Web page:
(ATTN: ADDS coach's comments, more details at bottom)
JINCHEON, South Korea, Aug. 2 (Yonhap) -- Less than a month after they got together for friendly games, women's basketball players from South and North Korea have been reunited here for the Asian Games.
There will be nine South Koreans and three North Koreans competing on the unified team at the Aug. 18-Sept. 2 Asian Games in Jakarta and Palembang, Indonesia. They started their joint training Wednesday at the Jincheon National Training Center in Jincheon, 90 kilometers south of Seoul, and opened their practice to pool reporters at the same venue Thursday.
Three North Korean players -- center Ro Suk-yong, guard Jang Mi-gyong and guard Kim Hye-yon -- plus assistant coach Jong Song-sim arrived in South Korea on Sunday. The South Koreans returned from an international tournament in Taiwan on Monday and resumed training two days later.
The Korean players are already familiar with one another, as they met during friendly matches in Pyongyang on July 4 and 5.
The Korea Basketball Association (KBA) announced its 12-player roster on Wednesday, though the status of South Korean center Park Ji-su, currently in her first season with the Las Vegas Aces in the Women's National Basketball Association (WNBA), remains up in the air.
Meanwhile, the ones who made it to Jincheon were hard at work Thursday. South Korean Sports Minister Do Jong-whan also paid a visit to deliver a message of support and encouragement.
"I'd like to welcome everyone from the North, and I am happy to see that South and North Korea have come together to compete as one team," he told the players. "The people are all behind you. I want to thank you for leading the way toward prosperity and harmony."
Jong, the North Korean coach, told Do that the players from both sides had become quick friends during their previous meeting in Pyongyang, and there was no awkwardness when they were reunited this week.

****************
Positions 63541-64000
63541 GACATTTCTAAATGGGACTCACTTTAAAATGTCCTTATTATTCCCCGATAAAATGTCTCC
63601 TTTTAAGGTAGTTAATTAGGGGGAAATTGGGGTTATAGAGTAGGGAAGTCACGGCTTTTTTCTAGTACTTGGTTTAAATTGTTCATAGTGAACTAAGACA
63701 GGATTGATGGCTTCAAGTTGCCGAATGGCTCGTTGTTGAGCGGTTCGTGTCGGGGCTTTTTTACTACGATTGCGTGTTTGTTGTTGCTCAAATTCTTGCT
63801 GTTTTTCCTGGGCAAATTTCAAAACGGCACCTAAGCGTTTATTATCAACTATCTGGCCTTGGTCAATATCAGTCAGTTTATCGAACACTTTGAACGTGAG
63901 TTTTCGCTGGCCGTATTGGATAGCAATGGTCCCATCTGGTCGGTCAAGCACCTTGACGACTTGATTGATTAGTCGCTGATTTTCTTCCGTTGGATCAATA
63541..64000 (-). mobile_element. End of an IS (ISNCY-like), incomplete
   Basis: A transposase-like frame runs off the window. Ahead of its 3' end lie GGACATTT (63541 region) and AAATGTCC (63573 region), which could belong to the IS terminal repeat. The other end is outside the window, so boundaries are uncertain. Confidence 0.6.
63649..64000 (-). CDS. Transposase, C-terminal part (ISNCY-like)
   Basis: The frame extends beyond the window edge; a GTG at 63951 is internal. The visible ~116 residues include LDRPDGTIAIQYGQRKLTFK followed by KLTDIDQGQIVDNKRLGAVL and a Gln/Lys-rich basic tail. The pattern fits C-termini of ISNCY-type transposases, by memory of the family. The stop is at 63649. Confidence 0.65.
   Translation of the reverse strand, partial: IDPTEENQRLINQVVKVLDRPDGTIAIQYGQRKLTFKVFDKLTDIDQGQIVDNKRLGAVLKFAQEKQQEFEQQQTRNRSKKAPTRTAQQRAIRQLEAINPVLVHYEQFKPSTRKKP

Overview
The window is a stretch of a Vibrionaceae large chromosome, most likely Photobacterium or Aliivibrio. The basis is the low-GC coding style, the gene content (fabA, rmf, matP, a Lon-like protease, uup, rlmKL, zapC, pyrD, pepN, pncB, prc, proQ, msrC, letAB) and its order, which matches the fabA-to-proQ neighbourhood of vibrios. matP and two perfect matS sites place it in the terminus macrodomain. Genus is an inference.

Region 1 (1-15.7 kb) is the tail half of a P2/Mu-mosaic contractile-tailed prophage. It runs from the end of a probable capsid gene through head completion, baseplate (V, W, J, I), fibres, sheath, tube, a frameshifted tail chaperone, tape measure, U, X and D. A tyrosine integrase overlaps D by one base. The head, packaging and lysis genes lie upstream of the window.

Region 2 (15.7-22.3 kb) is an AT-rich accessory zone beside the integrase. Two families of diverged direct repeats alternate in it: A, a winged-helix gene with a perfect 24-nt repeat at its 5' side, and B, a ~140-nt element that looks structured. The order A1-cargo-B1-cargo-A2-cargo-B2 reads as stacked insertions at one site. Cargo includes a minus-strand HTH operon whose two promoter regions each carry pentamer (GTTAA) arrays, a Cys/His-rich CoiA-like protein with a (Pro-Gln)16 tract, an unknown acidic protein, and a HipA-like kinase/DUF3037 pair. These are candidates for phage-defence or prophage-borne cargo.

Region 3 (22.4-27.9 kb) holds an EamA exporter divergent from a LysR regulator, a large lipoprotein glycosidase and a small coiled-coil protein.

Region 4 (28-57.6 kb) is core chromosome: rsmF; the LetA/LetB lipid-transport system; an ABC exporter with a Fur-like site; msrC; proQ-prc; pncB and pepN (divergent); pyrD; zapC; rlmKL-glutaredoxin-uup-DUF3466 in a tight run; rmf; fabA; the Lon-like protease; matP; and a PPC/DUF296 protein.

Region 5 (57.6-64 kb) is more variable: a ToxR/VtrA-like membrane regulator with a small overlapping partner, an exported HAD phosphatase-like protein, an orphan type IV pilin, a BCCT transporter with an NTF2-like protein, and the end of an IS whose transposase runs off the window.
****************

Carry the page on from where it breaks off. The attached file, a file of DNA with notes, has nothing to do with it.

"We may not have much time left until the Asian Games, but we can win the gold medal if we can all come together," Jong said. "We'll show the world how strong we can be and give our 70 million people something to cheer about."
Lee Moon-kyu, the South Korean head coach in charge of the joint team, said building strong teamwork over the next 10 or so days will be crucial. Since South Korea was away last week for a tournament, Lee said the time crunch has forced him to schedule two-a-days -- five hours per session.
"South Korean players have appeared in 30 to 40 games (leading up to the Asian Games) so they're well-conditioned," Lee said. "But we still haven't figured out where the North Korean players are, in terms of their fitness and conditioning."
Lee said he'd asked for Ro and Jang from North Korea after watching them play in Pyongyang in friendlies. He'd also requested another player, forward Ri Jong-ok, though Kim Hye-yon made the team instead.
"We're hoping the North Korean players can complement the South Korean team and fill our needs," the coach said. "They're the three best players from North Korea. Ro Suk-yong is a good scorer with size. And we have to get Jang Mi-gyong and Kim Hye-yon involved in plays."
Lee also said the murky status for Park Ji-su, the WNBA player, isn't ideal for the team.
"No matter how good she is, you can't do it all by yourself in basketball," the coach said. "Whether she can join us or not, I just hope we find out quickly."
Lee's team will depart for Indonesia on Aug. 13.
South Korea is the defending Asian Games champion. In this year's Asian Games, the unified Korean team has been paired with Taiwan, Indonesia, Kazakhstan and India in Group X. The top four teams out of that group will reach the quarterfinals, joined by the top four from Group Y, where China, Japan, Thailand, Hong Kong and Mongolia will play.
Korea's first match will be against Indonesia on Aug. 15.
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